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On My Problematic Fave TV Shows

On My Problematic Fave TV Shows

WORDS BY MONIQUE NEWBERRY

I watch a lot of TV. I watch sitcoms from the 80s to now and I love them. What I don’t love however, is the seriously problematic jokes that are in quite a few episodes. Something that becomes apparent, is that what we would interpret as creepy or predatory behaviour in real life becomes a punchline on these shows.

Ross Geller, main character from the sitcom Friends, is a great example of this. Don’t get me wrong, I love Friends, but I hate Ross. He regularly screams at women in public, tries to attack two female characters to prove that they can’t really defend themselves after a defence class, and he dates one of his students and follows her on spring break because he is so jealous of people he’s never even met. All through the show we hear what a nice guy he is and while the other characters regularly make jokes about his character, his behaviour is never truly addressed.

Maybe I am taking this too seriously, but I always wonder if treating these microaggressions as jokes has any real impact to the world around me. Would I see these jokes any differently if instead of everyone laughing at Ross or Marshall and Ted’s ridiculous and sexist double standards in HIMYM if a character called out their behaviour?  

Can you imagine If instead of laughing at Chandler for having a gay father or treating his father’s chosen career as a drag queen like a running joke, someone said “Chandler. Your father is gay and there’s nothing wrong with that?” Gay characters are treated as a punchline, or something to laugh at, with stereotypical tropes taking up more air time then character development.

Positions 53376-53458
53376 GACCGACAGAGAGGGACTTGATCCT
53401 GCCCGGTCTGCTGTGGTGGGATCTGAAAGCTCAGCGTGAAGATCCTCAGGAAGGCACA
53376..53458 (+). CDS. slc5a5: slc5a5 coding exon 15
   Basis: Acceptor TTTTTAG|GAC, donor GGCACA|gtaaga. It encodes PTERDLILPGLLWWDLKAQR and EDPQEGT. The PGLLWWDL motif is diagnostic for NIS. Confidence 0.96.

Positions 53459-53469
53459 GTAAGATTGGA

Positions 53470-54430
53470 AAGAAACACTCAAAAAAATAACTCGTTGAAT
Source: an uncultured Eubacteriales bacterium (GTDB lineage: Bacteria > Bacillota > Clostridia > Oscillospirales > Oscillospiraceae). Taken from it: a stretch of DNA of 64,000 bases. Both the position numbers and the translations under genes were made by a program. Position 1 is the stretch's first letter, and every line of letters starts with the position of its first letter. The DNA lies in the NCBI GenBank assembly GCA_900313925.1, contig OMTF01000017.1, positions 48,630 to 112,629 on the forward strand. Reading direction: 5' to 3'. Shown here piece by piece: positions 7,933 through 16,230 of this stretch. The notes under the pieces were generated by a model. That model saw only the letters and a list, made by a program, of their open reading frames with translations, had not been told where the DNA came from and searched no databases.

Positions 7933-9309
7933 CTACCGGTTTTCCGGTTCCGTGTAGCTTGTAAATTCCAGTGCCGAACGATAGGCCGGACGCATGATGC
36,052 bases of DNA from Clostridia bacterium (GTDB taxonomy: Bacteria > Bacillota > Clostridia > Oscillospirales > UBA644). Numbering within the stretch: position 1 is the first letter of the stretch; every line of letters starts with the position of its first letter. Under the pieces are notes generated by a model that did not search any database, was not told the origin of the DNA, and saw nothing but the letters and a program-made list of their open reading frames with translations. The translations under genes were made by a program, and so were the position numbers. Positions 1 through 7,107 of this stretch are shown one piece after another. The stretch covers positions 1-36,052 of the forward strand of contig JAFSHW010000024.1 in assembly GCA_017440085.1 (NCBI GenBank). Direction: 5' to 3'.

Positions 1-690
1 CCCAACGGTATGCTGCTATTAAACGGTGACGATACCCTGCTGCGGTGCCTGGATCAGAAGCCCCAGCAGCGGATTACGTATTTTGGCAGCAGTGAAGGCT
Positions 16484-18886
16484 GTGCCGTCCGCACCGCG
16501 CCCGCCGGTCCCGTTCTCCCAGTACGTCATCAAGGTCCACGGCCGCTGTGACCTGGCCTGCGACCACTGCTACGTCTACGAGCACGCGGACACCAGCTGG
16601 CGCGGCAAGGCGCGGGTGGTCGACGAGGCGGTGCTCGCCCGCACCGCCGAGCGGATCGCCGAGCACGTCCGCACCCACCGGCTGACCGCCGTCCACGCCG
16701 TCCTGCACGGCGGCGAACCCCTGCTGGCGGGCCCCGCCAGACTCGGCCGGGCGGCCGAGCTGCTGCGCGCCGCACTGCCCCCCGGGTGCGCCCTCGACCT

Why do gay main characters never get to properly have a developed story regarding their love life? Writers and producers seem to think it’s enough to have an LGBT+ character, that we are simply graced with basic representation on screen is enough. But I am yet to see a TV show where a gay character’s love life has the same development and respect as a straight character. Will & Grace, a show with two gay and straight main characters, but spends almost all the focus on relationships around Grace.

We see a brief mention of Will’s love life in the first season when he becomes single (and Grace gets to spend more time with him) and in the final season (when Grace and Will have a falling out), but never enough focus on his relationships alone. Almost every discussion of LGBT+ relationships in Will & Grace is discussed in regards to straight characters and how it impacts them.

What about Scream? A Netflix horror show inspired by the cult classic films. In the first few episodes a bisexual character loses her girlfriend, but she is expected to care for all other characters and given no development or grief as a character. It’s frustrating that we see everyone else grieve and develop from this grief, but absolutely none for LGBT+ characters.

I know it’s a TV show, but I experience enough sexism, homophobia and transphobia in my everyday life. It would be nice to see a character on TV have a little win for once… but I guess that’s why these shows are called problematic faves?

Is “Rick and Morty” the spiritual successor to THIS cult comedy?

Is “Rick and Morty” the spiritual successor to THIS cult comedy?

Seven Times Pepsi Made You Hate Your Fave Artist

Seven Times Pepsi Made You Hate Your Fave Artist